As a university student, there is no color more beautiful than the deep pink of Loblaw’s 50 percent discount stickers. While facing stressors of academic, personal, and financial worries throughout the day, these stickers have grown to be a comfort for many. Lining cupboards and freezers alike, these foods fuel customers at a reduced price while diminishing waste of expiring or so-called imperfect products. Therefore, a shudder was felt when “The Food Professor,” Sylvain Charlebois, posted to social media calling out Loblaws for a rumor they had heard. Loblaws, who had always offered a range of discounts going as high as 50 percent on products near expiring, were shifting to cap these discounts at 30 percent. George Minakakis, CEO of Inception Retail Group, was surprised by this decision, calling the company out for a lack of logic that will lead to more food being thrown out and disappointment among customers.
However, less than a week after the announcement of the discount changes, Loblaws has discarded their plan. “We have listened to the feedback from our customers and colleagues,” said the company, “customers can expect to see 50 percent stickers returning in the next few weeks.” With the rising price of groceries, this news was welcomed by many. Fourth-year psychology student Marin MacDonald spoke on the discount scandal saying, “the discounts are the reason I shop at Independent, I considered changing my store when I heard the news.” Like many, MacDonald was happy about the retraction of Loblaws’ plan, stating that her cart is always full of discounted items when she shops. With such few grocery options in Sackville, a change like this would have had a large impact.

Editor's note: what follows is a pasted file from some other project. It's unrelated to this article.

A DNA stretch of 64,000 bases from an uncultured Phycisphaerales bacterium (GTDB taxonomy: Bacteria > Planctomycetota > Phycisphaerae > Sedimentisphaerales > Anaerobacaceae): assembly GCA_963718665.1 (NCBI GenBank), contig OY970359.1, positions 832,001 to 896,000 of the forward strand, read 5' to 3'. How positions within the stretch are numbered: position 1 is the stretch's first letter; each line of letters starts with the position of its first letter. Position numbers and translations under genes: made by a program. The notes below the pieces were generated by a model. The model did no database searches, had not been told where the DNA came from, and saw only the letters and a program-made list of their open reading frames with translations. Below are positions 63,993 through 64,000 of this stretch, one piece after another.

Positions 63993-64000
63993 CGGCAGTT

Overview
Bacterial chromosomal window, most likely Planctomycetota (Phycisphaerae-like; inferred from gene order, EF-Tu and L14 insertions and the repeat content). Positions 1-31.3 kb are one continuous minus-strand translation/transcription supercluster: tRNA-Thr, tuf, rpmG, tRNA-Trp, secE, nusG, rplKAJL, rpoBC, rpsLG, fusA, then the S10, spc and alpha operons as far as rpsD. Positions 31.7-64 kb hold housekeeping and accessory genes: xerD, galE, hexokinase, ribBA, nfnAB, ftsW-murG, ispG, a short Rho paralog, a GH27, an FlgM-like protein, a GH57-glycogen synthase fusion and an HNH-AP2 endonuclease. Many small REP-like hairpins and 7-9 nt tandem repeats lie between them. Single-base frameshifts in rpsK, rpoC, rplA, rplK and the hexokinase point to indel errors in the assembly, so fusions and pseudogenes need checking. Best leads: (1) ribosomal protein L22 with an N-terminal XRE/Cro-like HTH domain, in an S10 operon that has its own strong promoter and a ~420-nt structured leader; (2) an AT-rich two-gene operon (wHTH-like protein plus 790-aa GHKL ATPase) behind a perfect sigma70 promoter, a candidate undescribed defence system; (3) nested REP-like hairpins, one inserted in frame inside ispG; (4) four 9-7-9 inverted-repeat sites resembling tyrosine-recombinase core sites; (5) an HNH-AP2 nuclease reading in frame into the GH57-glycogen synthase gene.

With the crisis now averted, some people are still wondering why Loblaws would enact this plan in the first place. Charlebois speculates discount-fixing, a system where companies alter their prices to match those of their competitors. In Canada, price fixing is illegal, however, evidence of its occurrence continues to circulate. Last June, Canada Bread Company agreed to a 50 million dollar fine for their role in a price fixing scheme. Beginning in 2007, the largest bread distributors and sellers agreed to slowly raise the price of bread for consumers over the following years. These kinds of agreements ensure that competition among retailers will be regulated and consumers will spend more. With the scandal now coming to light it has been calculated that these plans raised the price of bread by an extra $1.50 over 16 years—a raise orchestrated by greed.
As the battle against grocery prices persists, happiness can be felt across the country as the 50 percent off pink stickers avoid extinction, for now.